2013 Hyundai Veloster Turbo Car Images

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About This Car

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  • Make

    Hyundai
  • Model

    Veloster
  • Year

    2013
  • Engine

    1.6L 4-cylinder
  • MPG

    27/38
  • HP

    201

Read our full review of the 2013 Hyundai Veloster Turbo

Hyundai Motor America introduced the all-new 2013 Veloster Turbo armed with 201 horsepower at the North American International Auto Show (NAIAS). 

“The Turbo further broadens Veloster’s hero role in the Hyundai line-up to attract our next generation of buyers,” said Mike O’Brien, vice president, product and corporate planning, Hyundai Motor America. “It’s powerful, high-tech and fuel-efficient, attributes which we think make Veloster Turbo the ultimate innovation in the sport coupe segment.”

The 2013 Veloster Turbo arrives in the Summer of 2012, facing off against worthy competitors such as the Volkswagen GTI, Honda Civic Si and Mini Cooper/Clubman S with a better power-to-weight ratio than all of them, and a unique sport-tuned steering and suspension hardware set.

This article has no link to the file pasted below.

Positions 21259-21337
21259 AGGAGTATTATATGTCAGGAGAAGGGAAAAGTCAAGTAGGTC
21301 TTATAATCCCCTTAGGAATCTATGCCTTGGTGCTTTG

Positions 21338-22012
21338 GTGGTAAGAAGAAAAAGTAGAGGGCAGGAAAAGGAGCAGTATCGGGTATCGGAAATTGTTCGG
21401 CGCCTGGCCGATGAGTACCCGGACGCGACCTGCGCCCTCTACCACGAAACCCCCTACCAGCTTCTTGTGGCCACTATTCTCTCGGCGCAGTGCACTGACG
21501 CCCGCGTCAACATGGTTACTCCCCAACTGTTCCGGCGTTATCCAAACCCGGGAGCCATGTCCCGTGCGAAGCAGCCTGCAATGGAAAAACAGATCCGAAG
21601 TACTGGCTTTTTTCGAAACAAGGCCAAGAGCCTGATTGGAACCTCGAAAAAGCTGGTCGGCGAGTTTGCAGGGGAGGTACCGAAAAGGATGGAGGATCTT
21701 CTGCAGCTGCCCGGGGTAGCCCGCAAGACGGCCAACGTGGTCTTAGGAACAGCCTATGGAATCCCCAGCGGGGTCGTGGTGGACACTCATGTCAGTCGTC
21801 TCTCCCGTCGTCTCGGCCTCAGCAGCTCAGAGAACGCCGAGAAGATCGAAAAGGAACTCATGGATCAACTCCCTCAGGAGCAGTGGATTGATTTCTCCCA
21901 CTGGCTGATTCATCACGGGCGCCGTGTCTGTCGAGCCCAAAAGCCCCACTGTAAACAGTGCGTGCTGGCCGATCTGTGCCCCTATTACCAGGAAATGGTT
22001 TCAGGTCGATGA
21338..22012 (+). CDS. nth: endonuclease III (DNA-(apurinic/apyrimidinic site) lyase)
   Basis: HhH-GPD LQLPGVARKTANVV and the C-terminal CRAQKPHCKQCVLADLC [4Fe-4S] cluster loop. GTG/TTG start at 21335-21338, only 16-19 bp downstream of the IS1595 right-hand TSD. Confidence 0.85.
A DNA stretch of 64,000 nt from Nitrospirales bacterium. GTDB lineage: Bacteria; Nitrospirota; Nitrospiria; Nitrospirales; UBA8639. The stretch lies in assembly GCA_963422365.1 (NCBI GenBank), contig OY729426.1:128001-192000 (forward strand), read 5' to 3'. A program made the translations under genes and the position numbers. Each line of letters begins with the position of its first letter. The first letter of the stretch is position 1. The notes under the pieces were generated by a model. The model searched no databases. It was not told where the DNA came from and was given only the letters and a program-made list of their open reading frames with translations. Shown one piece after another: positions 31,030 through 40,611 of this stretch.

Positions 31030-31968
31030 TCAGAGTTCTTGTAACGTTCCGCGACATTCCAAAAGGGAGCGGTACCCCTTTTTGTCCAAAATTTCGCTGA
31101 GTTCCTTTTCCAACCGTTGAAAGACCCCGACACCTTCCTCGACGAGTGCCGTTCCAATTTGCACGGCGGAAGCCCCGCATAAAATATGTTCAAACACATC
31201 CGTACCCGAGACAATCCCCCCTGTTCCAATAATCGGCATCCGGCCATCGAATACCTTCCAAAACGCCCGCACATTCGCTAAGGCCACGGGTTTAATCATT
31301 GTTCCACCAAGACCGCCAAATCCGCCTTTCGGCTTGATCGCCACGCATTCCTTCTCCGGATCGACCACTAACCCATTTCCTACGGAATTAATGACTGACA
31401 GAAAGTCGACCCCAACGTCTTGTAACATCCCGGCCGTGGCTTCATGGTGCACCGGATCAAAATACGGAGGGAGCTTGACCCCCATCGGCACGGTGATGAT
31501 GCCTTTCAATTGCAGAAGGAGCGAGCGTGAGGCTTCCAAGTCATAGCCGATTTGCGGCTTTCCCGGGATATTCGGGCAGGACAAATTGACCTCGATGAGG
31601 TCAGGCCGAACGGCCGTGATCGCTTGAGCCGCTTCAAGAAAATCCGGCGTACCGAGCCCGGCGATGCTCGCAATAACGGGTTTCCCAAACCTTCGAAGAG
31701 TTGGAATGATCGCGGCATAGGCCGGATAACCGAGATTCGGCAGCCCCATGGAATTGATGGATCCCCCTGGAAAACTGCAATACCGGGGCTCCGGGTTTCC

The 1.6-liter turbocharged GDI four-cylinder engine in the 2013 Veloster Turbo produces 201 horsepower at 6000 rpm and 195 lb-ft of torque from 1750 – 4500 rpm with regular fuel. The Veloster Turbo is estimated to deliver 27 mpg city and best-in-class 38 mpg highway for manual transmission models. Hyundai’s 1.6-liter Gamma turbocharged engine features a twin-scroll turbocharger that when combined with the GDI system, results in instantaneous power delivery. Twin-scroll turbochargers have traditionally been used on more expensive high performance engines, but Hyundai has brought this technology down its line-up from the Sonata 2.0T.

Twin-scroll turbocharger designs have two exhaust gas inlets divided by split walls inside the turbine housing, with both gas passages controlled by a waste-gate. A twin-scroll turbo recovers even more energy from the exhaust than a single-scroll turbocharger, thanks to a divided manifold. The twin-scroll design separates the cylinders whose exhaust gas pulses interfere with each other, resulting in improved pressure distribution in the exhaust ports and a more efficient delivery of exhaust gas energy to the turbocharger’s turbine.